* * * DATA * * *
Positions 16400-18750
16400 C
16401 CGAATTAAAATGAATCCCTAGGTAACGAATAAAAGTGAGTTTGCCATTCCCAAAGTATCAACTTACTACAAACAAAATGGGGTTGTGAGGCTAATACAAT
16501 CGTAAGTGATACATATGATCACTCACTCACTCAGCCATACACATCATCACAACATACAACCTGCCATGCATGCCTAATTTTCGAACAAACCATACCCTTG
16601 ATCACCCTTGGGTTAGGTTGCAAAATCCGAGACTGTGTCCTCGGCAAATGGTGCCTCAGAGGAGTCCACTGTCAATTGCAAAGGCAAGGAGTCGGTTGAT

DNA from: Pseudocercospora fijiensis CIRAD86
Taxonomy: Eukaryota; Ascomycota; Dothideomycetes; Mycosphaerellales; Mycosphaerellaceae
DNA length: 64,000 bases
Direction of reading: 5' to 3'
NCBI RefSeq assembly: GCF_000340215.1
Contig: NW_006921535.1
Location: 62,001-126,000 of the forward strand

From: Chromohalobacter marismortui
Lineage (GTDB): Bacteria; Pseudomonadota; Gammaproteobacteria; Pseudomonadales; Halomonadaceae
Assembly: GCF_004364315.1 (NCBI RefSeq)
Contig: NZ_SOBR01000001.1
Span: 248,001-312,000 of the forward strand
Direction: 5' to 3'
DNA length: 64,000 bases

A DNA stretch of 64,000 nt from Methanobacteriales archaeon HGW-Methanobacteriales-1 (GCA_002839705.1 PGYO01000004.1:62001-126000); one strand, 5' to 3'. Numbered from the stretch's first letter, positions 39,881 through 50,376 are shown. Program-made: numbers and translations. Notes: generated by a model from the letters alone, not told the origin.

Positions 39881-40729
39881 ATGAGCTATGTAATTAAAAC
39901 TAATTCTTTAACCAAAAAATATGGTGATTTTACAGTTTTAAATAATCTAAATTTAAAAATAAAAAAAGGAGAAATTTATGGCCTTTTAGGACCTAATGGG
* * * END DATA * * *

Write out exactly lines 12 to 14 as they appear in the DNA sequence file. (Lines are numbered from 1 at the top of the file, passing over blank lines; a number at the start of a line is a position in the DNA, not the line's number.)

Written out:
Location: 62,001-126,000 of the forward strand

From: Chromohalobacter marismortui
Lineage (GTDB): Bacteria; Pseudomonadota; Gammaproteobacteria; Pseudomonadales; Halomonadaceae